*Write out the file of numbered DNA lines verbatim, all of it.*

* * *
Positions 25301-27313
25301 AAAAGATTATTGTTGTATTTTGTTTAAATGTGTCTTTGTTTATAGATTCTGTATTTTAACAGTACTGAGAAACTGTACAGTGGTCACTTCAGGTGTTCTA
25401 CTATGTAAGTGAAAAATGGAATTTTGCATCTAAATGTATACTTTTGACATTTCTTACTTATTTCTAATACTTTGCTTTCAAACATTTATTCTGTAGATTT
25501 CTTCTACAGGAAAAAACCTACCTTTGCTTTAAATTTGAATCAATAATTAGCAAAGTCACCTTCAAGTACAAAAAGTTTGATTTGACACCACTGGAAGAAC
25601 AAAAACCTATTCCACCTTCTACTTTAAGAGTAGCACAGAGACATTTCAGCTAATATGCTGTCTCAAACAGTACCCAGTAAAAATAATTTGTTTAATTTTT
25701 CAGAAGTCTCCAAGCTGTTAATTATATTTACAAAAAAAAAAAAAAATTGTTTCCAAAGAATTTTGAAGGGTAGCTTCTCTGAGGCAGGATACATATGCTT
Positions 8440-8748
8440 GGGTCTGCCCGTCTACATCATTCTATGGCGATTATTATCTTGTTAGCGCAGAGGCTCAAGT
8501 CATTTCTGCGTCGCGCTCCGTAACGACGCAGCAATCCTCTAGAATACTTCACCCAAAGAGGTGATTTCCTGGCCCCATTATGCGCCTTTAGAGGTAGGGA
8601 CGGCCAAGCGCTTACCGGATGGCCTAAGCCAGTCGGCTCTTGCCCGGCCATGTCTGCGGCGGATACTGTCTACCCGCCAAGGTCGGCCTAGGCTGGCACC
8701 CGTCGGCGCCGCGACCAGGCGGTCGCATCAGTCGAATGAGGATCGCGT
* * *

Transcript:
Positions 25301-27313
25301 AAAAGATTATTGTTGTATTTTGTTTAAATGTGTCTTTGTTTATAGATTCTGTATTTTAACAGTACTGAGAAACTGTACAGTGGTCACTTCAGGTGTTCTA
25401 CTATGTAAGTGAAAAATGGAATTTTGCATCTAAATGTATACTTTTGACATTTCTTACTTATTTCTAATACTTTGCTTTCAAACATTTATTCTGTAGATTT
25501 CTTCTACAGGAAAAAACCTACCTTTGCTTTAAATTTGAATCAATAATTAGCAAAGTCACCTTCAAGTACAAAAAGTTTGATTTGACACCACTGGAAGAAC
25601 AAAAACCTATTCCACCTTCTACTTTAAGAGTAGCACAGAGACATTTCAGCTAATATGCTGTCTCAAACAGTACCCAGTAAAAATAATTTGTTTAATTTTT
25701 CAGAAGTCTCCAAGCTGTTAATTATATTTACAAAAAAAAAAAAAAATTGTTTCCAAAGAATTTTGAAGGGTAGCTTCTCTGAGGCAGGATACATATGCTT
Positions 8440-8748
8440 GGGTCTGCCCGTCTACATCATTCTATGGCGATTATTATCTTGTTAGCGCAGAGGCTCAAGT
8501 CATTTCTGCGTCGCGCTCCGTAACGACGCAGCAATCCTCTAGAATACTTCACCCAAAGAGGTGATTTCCTGGCCCCATTATGCGCCTTTAGAGGTAGGGA
8601 CGGCCAAGCGCTTACCGGATGGCCTAAGCCAGTCGGCTCTTGCCCGGCCATGTCTGCGGCGGATACTGTCTACCCGCCAAGGTCGGCCTAGGCTGGCACC
8701 CGTCGGCGCCGCGACCAGGCGGTCGCATCAGTCGAATGAGGATCGCGT